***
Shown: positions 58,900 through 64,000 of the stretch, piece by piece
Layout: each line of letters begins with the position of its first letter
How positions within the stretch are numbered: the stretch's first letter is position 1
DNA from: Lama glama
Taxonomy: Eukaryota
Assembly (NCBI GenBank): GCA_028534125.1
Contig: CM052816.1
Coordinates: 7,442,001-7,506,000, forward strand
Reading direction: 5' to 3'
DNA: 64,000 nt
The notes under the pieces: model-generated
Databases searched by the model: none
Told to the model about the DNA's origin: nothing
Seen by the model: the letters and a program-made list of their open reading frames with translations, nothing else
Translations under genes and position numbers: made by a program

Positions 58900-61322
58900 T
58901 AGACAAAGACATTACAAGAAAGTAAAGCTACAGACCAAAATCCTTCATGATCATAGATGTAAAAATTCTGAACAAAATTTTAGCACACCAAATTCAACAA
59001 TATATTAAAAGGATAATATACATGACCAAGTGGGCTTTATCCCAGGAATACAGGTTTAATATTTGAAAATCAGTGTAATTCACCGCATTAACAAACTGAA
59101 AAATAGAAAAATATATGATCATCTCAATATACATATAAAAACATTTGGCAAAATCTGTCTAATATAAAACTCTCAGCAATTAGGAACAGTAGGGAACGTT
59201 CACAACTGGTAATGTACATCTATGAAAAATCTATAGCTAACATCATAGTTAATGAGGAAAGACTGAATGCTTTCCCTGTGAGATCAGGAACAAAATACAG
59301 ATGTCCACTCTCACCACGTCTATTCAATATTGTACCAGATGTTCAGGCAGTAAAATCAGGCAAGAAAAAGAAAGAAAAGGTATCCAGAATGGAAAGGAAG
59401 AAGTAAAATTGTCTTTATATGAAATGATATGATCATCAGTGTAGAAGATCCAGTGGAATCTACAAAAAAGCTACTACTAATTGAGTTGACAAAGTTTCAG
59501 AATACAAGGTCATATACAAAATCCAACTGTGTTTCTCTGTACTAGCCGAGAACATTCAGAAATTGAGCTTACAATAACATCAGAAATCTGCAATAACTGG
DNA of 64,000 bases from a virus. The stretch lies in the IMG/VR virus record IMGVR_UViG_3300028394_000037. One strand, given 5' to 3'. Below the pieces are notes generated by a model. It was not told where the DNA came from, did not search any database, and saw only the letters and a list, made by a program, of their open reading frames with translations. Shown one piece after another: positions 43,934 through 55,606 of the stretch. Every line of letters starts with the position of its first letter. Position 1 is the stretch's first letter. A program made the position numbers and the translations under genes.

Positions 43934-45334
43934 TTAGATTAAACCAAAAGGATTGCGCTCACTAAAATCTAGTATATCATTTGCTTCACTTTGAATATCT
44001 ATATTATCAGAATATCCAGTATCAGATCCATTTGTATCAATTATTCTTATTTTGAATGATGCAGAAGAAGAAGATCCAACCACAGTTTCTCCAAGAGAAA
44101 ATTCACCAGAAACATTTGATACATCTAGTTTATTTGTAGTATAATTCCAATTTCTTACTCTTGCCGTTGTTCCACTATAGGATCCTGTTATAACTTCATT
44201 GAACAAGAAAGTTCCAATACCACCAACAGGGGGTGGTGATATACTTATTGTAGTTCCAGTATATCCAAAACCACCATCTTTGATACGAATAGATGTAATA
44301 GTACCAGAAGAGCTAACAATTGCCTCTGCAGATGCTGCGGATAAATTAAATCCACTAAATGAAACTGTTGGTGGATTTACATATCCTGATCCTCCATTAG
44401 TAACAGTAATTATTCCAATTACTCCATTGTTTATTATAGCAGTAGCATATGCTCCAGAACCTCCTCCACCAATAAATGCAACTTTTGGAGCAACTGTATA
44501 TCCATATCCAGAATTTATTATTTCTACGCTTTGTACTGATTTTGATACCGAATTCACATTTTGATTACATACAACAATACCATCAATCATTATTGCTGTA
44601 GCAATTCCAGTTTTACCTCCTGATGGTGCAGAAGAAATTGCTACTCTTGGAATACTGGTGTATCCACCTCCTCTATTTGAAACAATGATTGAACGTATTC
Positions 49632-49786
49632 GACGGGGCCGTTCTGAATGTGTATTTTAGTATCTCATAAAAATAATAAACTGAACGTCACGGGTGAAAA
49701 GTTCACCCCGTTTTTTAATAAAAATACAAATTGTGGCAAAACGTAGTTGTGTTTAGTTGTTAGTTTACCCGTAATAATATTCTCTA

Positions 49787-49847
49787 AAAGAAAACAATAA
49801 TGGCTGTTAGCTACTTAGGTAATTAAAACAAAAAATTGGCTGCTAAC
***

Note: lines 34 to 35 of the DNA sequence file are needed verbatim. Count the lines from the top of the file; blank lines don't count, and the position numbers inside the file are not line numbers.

44601 GCAATTCCAGTTTTACCTCCTGATGGTGCAGAAGAAATTGCTACTCTTGGAATACTGGTGTATCCACCTCCTCTATTTGAAACAATGATTGAACGTATTC
Positions 49632-49786